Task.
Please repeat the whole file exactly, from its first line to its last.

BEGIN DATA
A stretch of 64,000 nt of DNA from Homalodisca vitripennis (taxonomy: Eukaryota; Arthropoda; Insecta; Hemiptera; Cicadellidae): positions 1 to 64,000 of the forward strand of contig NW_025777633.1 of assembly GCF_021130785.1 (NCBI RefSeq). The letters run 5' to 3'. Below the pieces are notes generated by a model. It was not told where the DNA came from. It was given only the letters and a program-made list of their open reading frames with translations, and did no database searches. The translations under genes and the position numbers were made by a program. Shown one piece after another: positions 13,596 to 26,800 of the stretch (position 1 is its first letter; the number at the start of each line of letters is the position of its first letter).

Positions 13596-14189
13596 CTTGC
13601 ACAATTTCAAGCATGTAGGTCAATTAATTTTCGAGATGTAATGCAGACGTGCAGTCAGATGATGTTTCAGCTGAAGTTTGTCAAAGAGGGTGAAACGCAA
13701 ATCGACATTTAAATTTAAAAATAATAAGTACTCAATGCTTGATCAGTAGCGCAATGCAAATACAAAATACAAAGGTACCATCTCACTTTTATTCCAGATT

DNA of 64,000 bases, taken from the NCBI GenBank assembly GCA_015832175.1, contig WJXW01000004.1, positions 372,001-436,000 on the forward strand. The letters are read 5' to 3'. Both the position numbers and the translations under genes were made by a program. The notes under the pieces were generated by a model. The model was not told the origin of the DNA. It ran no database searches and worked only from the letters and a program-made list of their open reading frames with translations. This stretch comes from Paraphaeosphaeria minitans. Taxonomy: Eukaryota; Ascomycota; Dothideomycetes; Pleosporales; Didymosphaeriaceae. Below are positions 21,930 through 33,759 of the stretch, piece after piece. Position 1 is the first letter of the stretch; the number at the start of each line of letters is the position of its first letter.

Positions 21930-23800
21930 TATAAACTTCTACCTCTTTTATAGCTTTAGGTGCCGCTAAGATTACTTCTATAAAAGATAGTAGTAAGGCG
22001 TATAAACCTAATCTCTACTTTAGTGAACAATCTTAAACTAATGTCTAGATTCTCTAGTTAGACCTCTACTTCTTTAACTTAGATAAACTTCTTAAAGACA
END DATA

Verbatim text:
A stretch of 64,000 nt of DNA from Homalodisca vitripennis (taxonomy: Eukaryota; Arthropoda; Insecta; Hemiptera; Cicadellidae): positions 1 to 64,000 of the forward strand of contig NW_025777633.1 of assembly GCF_021130785.1 (NCBI RefSeq). The letters run 5' to 3'. Below the pieces are notes generated by a model. It was not told where the DNA came from. It was given only the letters and a program-made list of their open reading frames with translations, and did no database searches. The translations under genes and the position numbers were made by a program. Shown one piece after another: positions 13,596 to 26,800 of the stretch (position 1 is its first letter; the number at the start of each line of letters is the position of its first letter).

Positions 13596-14189
13596 CTTGC
13601 ACAATTTCAAGCATGTAGGTCAATTAATTTTCGAGATGTAATGCAGACGTGCAGTCAGATGATGTTTCAGCTGAAGTTTGTCAAAGAGGGTGAAACGCAA
13701 ATCGACATTTAAATTTAAAAATAATAAGTACTCAATGCTTGATCAGTAGCGCAATGCAAATACAAAATACAAAGGTACCATCTCACTTTTATTCCAGATT

DNA of 64,000 bases, taken from the NCBI GenBank assembly GCA_015832175.1, contig WJXW01000004.1, positions 372,001-436,000 on the forward strand. The letters are read 5' to 3'. Both the position numbers and the translations under genes were made by a program. The notes under the pieces were generated by a model. The model was not told the origin of the DNA. It ran no database searches and worked only from the letters and a program-made list of their open reading frames with translations. This stretch comes from Paraphaeosphaeria minitans. Taxonomy: Eukaryota; Ascomycota; Dothideomycetes; Pleosporales; Didymosphaeriaceae. Below are positions 21,930 through 33,759 of the stretch, piece after piece. Position 1 is the first letter of the stretch; the number at the start of each line of letters is the position of its first letter.

Positions 21930-23800
21930 TATAAACTTCTACCTCTTTTATAGCTTTAGGTGCCGCTAAGATTACTTCTATAAAAGATAGTAGTAAGGCG
22001 TATAAACCTAATCTCTACTTTAGTGAACAATCTTAAACTAATGTCTAGATTCTCTAGTTAGACCTCTACTTCTTTAACTTAGATAAACTTCTTAAAGACA